The new law buUds on the market-based structure and requirements currently contained in EPA s regulations to phase out the production of substances that deplete the ozone layer. The law requires a complete phase-out of CFCs and halons with interim reductions and some related changes to the existing Montreal Protocol, revised in June 1990.  [c.404]

SI 1996/506 Environmental Protection (Controls on Substances that Deplete the Ozone Layer) Regulations  [c.565]

Decision on controlled substances allowed for essential uses in 1998 under Regulation 3093/94 on substances that deplete the ozone layer  [c.566]

Community m 2000 under Council Regulation (ECj No. 3093/94 on substances that deplete the ozone layer  [c.567]

Title VI Stratospheric Ozone and Global Climate Protection - The law builds on the market-based structure and requirements currently contained in EPA s regulations to phase out the production of substances that deplete the ozone layer.  [c.7]

Ozone IS a molecule formed from binding together three oxygen atoms. Gaseous ozone readily absorbs selected frequencies of ultraviolet radiation because ozone molecules have a resonant frequency in the ultraviolet region of the electromagnetic spectrum. A natural concentration of ozone exists twenty to thirty kilometers above Earth s surface. Ozone molecules absorb nearly all ultraviolet radiation from the sun having a wavelength less than about 0.3 micrometers. Accordingly, the natural ozone layer protects humans from harmful effects such as skin cancer. Human-made products migrating into the ozone layer can react with ozone molecules and convert them to other forms that do not absorb ultraviolet radiation. Chlorinated fluorocarbons, CFCs for short, once commonly used m refrigerators and aerosol spray cans, were found to be depleting the ozone, and in 1978 were banned from use m aerosol sprays. Banning the use of CFCs has not totally solved the ozone depletion problem.  [c.1224]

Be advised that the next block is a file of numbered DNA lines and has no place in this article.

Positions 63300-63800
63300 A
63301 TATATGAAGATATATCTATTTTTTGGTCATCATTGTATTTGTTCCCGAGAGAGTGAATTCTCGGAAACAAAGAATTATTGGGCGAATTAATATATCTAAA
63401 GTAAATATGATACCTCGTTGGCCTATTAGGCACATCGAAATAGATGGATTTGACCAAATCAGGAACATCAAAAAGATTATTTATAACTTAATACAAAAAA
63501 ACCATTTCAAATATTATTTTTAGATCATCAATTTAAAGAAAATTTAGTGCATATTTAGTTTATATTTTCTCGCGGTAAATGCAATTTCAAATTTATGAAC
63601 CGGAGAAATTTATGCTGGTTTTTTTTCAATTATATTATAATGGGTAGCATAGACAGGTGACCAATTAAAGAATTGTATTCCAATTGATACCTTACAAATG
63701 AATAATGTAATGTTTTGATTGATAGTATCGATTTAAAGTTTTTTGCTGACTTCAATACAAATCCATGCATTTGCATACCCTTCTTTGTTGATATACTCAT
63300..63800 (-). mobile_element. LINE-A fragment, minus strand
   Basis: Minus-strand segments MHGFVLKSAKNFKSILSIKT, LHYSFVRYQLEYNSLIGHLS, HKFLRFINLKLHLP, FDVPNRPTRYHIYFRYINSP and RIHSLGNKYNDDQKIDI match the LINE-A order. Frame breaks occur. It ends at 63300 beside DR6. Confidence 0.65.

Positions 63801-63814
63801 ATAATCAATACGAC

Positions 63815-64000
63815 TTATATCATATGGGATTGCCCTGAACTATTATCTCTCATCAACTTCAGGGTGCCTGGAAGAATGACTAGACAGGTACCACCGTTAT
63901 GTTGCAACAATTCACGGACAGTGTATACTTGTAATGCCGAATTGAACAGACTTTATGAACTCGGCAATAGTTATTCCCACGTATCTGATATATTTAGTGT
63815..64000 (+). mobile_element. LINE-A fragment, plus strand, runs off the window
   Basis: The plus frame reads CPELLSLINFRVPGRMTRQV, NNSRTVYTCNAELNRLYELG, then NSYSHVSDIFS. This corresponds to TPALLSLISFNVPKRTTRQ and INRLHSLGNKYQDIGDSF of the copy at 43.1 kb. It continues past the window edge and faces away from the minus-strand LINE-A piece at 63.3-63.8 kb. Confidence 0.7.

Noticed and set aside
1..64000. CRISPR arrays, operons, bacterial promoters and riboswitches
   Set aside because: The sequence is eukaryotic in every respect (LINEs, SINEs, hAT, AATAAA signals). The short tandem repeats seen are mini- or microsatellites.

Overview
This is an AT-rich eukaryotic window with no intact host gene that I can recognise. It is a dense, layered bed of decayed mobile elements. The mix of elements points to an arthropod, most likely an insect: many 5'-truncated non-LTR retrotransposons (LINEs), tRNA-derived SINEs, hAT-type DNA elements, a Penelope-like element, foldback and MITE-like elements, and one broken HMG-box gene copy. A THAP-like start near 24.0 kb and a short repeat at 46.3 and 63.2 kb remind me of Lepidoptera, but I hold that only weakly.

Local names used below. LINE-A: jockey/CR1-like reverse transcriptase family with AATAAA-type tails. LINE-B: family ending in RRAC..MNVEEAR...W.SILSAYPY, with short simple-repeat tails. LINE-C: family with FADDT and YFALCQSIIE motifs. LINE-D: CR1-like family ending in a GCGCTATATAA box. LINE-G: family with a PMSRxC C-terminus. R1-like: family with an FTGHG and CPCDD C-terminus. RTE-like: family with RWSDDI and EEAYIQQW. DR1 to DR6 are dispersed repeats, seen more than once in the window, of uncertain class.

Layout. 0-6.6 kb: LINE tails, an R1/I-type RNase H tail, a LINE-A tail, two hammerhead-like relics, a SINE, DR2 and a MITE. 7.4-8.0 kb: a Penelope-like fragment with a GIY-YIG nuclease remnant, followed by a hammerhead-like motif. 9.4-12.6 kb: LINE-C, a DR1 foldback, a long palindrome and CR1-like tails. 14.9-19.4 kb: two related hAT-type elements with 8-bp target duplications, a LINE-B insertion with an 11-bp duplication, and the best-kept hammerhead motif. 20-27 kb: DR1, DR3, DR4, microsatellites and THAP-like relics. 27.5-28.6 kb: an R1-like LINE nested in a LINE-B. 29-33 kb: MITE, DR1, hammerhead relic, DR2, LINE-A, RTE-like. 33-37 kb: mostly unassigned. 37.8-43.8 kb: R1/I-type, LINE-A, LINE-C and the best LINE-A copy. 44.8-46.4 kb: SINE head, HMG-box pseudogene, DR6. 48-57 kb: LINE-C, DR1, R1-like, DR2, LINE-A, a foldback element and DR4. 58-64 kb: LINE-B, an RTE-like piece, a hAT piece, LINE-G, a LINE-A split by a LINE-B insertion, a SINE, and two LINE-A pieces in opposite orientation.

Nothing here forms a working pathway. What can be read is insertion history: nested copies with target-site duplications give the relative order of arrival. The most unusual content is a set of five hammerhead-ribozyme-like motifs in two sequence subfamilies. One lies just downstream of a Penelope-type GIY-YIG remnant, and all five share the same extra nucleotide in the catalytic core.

The formed mixture is composed of trichlorofluoromethane (Freon-11) and dichlorodifluoromethane (Freon-12). These compounds are used as aerosols and as refrigerants. Due to the depleting effect of chlorofluorocarbons (CFCs) on the ozone layer, the production of these compounds may be reduced appreciably.  [c.140]

Ozone forms a layer around the Earth that insulates against thermal radiation. This layer is being destroyed by pollutants (principally fluorocarbons). The effect of the depletion of the ozone layer is to warm the Earth (and hence exacerbate the greenhouse effect) and may also lead to an increase in the incidence of skin cancers.  [c.754]

Flexible Foam. Flexible slab or bun foam is poured by multicomponent machines at rates of >45 kg/min. One-shot pouring from traversing mixing heads is generally used. A typical formulation for furniture-grade foam having a density of 0.024 g/cm includes a polyether triol, mol wt 3000 TDI water catalysts, ie, stannous octoate in combination with a tertiary amine and surfactant. Coblowing agents are often used to lower the density of the foam and to achieve a softer hand. Coblowing agents are methylene chloride, methyl chloroform, acetone, and CFG 11, but the last has been eliminated because of its ozone-depletion potential. Additive systems (24) and new polyols (25) are being developed to achieve softer low density foams. Higher density (0.045 g/cm ) slab or bun foam, also called high residency (HR) foam, is similarly produced, using polyether triols having molecular weight of 6000. The use of polymer polyols improves the load-bearing properties.  [c.347]